State v. Langley, ___ N.C. App. ____, 803 S.E.2d 166 (June 20, 2017) rev’d on other grounds, ___ N.C. ___, 817 S.E.2d 191 (Aug 17 2018)

Although juror misconduct occurred, the defendant’s challenge failed because the error was invited. After it was reported to the judge that a juror did an internet search of a term used in jury instructions, the judge called the jurors into court and instructed them to disregard any other information and to follow the judge’s instructions. When the defendant moved for mistrial, the trial court offered to continue the inquiry, offering to interview each juror. The defendant did not respond to the trial judge’s offer. The court held: “Defendant is not in a position to repudiate the action and argue that it is grounds for a new trial since he did not accept the trial court’s offer to continue the inquiry when the judge offered to do so. Therefore, if any error took place, Defendant invited it.”

A few days after the defendant was evicted from her apartment, the defendant, along with one identified companion and one unidentified companion, broke into her landlord’s home. The defendant was armed with a machete and both companions were armed with a hammer. When the three entered the landlord’s bedroom, the defendant immediately announced to the landlord that she was there to kill him. The defendant threw the machete at the landlord, and the companions proceeded to beat him and strike him in the head with the machete and the hammer. The defendant then began to attack the landlord’s girlfriend and baby with the machete. The girlfriend was able to escape with the baby and called 911. At trial, the defendant was found guilty of attempted first-degree murder, conspiracy to commit first-degree murder, and assault with a deadly weapon with intent to kill inflicting serious injury.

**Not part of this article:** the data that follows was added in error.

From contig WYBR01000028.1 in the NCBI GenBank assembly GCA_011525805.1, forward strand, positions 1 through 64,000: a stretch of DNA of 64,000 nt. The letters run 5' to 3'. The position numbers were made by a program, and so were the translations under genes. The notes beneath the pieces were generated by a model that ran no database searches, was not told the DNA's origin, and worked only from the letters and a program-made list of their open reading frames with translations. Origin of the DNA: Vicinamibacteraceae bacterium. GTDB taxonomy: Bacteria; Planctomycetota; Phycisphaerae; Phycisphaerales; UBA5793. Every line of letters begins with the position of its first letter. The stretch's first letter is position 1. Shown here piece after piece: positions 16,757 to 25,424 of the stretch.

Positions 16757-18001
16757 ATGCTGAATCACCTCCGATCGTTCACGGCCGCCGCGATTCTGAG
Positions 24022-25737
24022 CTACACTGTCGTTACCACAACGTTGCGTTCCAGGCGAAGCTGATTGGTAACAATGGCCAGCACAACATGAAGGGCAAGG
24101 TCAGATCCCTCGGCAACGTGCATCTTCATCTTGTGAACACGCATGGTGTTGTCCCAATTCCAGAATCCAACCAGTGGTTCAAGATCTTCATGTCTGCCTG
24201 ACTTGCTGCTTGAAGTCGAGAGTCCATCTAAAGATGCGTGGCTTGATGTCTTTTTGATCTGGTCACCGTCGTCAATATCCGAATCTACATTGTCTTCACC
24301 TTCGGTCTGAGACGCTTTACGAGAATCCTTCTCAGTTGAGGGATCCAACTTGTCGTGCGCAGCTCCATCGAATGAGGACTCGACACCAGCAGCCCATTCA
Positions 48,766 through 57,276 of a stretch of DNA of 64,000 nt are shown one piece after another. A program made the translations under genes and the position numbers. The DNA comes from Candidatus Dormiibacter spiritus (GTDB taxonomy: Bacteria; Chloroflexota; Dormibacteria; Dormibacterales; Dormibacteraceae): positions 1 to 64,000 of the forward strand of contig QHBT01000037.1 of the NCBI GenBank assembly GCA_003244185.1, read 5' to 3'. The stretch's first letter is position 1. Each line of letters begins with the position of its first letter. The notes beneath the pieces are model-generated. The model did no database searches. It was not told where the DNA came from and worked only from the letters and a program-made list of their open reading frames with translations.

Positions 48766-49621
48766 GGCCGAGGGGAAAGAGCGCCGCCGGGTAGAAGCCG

On appeal, the Court of Appeals, in a divided opinion, concluded that the trial court plainly erred by instructing the jury on the conspiracy to commit first-degree murder charge. The majority reasoned that the indictment named only the identified companion as the defendant’s co-conspirator, and the evidence presented at trial supported a finding that the defendant conspired with both an identified and an unidentified companion, but the jury instructions instructed that a conspiracy could be found if “the defendant and at least one other person entered into an agreement.” Slip op. at ¶ 7. Accordingly, the majority held that the defendant’s fundamental right to be informed of the accusations against her was violated.